Sweet Success Sweetener: Your Key to Guilt-Free Holiday Baking. Discover the Magic of All-Natural Sweetness. Holiday baking just got a whole lot sweeter and healthier with Sweet Success Sweetener. Say goodbye to the guilt and excess calories that come with traditional sugar and say hello to the delight of sugar-free, yet equally delicious, treats. So, fire up your ovens, grab your mixing bowls, and get ready to experience the sweet success of healthy holiday baking.
At Curly Girlz Candy we make your health and safety a top priority. Our blend, Sweet Success™ is a mix of Allulose, Erythritol, and Stevia, with Allulose making up the main sweetening agent. By now you’ve undoubtably seen the headline that erythritol is causing clots, heart attacks and strokes. The main stream media has taken a very small study and ran with the headline that consuming erythritol is unhealthy. But is this actually the case?
What is erythritol? Erythritol occurs naturally in some foods. It's also made when things like wine, beer, and cheese ferment. It is produced naturally in our bodies, as well. It is considered a sugar alcohol (like xylitol, maltitol, sorbitol) but does not have the bloating effect that other sugar alcohols have. It is also zero calorie and doesn’t raise glucose levels in humans.
The Study. An alarm was raised when in a recent study, The Cleveland Clinic studied around 4,000 people in the United States and Europe to find those with higher blood erythritol levels had an elevated risk for a major adverse cardiac event, including heart attack, stroke, or death. The study deduced that elevated levels of polyols (sugar alcohols) were associated with an increased three-year risk of major adverse cardiovascular events, defined as nonfatal myocardial infarction (heart attack), stroke, or cardiovascular death.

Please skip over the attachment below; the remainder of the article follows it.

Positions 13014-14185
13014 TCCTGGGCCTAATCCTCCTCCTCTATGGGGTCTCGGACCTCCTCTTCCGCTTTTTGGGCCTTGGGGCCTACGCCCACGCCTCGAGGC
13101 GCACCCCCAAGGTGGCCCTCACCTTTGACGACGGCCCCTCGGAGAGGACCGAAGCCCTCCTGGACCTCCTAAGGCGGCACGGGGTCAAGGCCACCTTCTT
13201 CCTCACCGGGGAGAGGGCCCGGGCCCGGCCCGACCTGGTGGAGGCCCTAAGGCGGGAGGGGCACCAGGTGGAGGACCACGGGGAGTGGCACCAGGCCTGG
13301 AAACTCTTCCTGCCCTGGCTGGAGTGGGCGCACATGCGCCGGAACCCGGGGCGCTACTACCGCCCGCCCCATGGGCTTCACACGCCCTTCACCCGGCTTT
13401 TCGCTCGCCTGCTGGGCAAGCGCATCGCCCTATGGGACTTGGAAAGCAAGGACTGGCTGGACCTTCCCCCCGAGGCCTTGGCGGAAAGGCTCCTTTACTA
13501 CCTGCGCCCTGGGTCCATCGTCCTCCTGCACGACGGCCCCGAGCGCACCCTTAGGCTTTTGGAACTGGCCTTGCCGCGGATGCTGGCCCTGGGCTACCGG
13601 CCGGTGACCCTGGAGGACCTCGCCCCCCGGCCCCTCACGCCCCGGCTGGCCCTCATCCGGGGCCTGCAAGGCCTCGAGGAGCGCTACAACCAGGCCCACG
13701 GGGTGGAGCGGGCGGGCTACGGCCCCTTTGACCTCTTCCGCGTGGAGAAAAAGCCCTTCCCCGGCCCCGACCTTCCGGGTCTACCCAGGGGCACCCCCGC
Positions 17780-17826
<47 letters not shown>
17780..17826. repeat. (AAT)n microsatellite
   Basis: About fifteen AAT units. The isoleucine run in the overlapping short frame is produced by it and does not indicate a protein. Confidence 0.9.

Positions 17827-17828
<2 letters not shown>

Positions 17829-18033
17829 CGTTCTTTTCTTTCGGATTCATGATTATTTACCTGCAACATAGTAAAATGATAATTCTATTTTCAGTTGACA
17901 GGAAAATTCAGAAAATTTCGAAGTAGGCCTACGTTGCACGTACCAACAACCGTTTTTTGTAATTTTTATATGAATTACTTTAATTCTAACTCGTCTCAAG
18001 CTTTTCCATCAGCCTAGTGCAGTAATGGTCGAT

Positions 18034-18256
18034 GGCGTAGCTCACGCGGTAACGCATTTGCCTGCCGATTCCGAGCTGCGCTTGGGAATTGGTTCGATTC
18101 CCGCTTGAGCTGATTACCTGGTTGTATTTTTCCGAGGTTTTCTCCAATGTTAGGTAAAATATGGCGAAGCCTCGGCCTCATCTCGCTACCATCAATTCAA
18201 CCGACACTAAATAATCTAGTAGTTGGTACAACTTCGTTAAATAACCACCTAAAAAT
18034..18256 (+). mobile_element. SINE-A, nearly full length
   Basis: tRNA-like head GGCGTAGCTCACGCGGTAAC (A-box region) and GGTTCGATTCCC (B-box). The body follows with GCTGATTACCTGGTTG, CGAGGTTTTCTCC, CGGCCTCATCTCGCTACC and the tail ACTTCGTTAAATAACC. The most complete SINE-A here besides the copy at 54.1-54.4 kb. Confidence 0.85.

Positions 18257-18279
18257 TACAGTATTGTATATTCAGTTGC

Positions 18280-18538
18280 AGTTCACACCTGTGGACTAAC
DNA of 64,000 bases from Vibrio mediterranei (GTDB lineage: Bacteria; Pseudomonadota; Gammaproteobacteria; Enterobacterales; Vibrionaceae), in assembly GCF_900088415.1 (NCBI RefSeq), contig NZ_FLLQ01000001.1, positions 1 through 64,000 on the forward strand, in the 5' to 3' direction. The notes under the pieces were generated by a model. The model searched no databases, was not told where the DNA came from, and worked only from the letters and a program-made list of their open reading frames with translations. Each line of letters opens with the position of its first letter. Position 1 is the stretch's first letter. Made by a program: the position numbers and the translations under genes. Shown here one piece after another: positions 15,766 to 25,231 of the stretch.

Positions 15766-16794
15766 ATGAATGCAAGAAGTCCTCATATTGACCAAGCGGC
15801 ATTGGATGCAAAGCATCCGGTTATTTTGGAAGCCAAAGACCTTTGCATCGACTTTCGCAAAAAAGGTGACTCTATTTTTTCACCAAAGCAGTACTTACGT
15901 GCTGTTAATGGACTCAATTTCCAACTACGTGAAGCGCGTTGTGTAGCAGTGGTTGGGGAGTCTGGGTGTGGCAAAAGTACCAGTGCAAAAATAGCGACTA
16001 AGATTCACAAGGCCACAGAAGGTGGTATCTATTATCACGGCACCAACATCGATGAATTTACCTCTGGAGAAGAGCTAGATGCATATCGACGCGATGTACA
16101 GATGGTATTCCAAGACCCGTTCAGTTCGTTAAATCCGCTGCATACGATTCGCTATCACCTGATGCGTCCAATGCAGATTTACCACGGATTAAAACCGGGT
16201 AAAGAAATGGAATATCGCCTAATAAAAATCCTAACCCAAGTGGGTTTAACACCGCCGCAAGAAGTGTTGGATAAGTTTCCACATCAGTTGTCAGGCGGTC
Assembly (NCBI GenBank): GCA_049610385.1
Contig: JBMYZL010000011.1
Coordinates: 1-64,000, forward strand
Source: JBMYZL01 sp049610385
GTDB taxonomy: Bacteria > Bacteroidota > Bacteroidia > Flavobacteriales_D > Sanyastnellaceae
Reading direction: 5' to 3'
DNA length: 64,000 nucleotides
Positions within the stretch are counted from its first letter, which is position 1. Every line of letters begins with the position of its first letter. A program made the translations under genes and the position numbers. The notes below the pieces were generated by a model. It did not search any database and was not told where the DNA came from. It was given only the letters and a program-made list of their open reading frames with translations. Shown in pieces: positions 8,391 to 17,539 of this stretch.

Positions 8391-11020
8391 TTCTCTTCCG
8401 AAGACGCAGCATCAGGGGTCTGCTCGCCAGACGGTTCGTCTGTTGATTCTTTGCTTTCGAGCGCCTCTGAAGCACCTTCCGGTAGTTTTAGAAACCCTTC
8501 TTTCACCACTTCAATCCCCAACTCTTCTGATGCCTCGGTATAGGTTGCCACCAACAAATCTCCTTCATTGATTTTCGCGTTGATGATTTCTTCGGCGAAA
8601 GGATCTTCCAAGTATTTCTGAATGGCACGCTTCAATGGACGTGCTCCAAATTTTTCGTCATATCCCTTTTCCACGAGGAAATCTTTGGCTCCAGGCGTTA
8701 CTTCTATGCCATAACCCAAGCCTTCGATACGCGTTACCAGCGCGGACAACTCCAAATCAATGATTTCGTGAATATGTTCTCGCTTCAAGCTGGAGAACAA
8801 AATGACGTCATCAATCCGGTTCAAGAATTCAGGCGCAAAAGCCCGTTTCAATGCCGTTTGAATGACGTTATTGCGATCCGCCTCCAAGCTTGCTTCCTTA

All of this information sounds frightening and makes you wonder if anything with erythritol is safe. However, according to Dr. Jayne Morgan, cardiologist and clinical director of the COVID Task Force at the Piedmont Hospital/Healthcare in Atlanta, noted that although the study did draw a correlation between erythritol levels and poor cardiovascular outcomes, this is “not the same thing as a cause and effect. It’s important to note that this was a clinical observation study that could not establish causation.” Oliver Jones, a professor of chemistry at RMIT University in Victoria, Australia, explained “As the authors themselves note, they found an association between erythritol and clotting risk, not definitive proof such a link exists,” Jones, continued saying, “Any possible (and, as yet unproven) risks of excess erythritol would also need to be balanced against the very real health risks of excess glucose consumption,” Jones said.
Another thing noted were the volunteers being tested. Participants were far from healthy. According to the study, they were on average between 63 and 75 years of age, overweight, had high blood pressure, over 20% had diabetes, over 13% smoked, and over 70% had existing cardiovascular problems. Every one of these factors carries a significant and increased risk for of major adverse cardiovascular event, above and beyond any erythritol connection.
Others have said an argument could be made that people who ingest many highly processed foods tend to have overall unhealthy lifestyles, including poor diet and lack of exercise, which may be linked to the increase in adverse outcomes. The Mayo Clinic even states health agencies have clarified that sugar substitutes do not cause serious health problems. Some research on long-term, daily use of artificial sweeteners suggests a link to a higher risk of stroke, heart disease and death overall. But that is mostly influences by the other things people do, or rather, do not do, that may be the cause of the higher risk.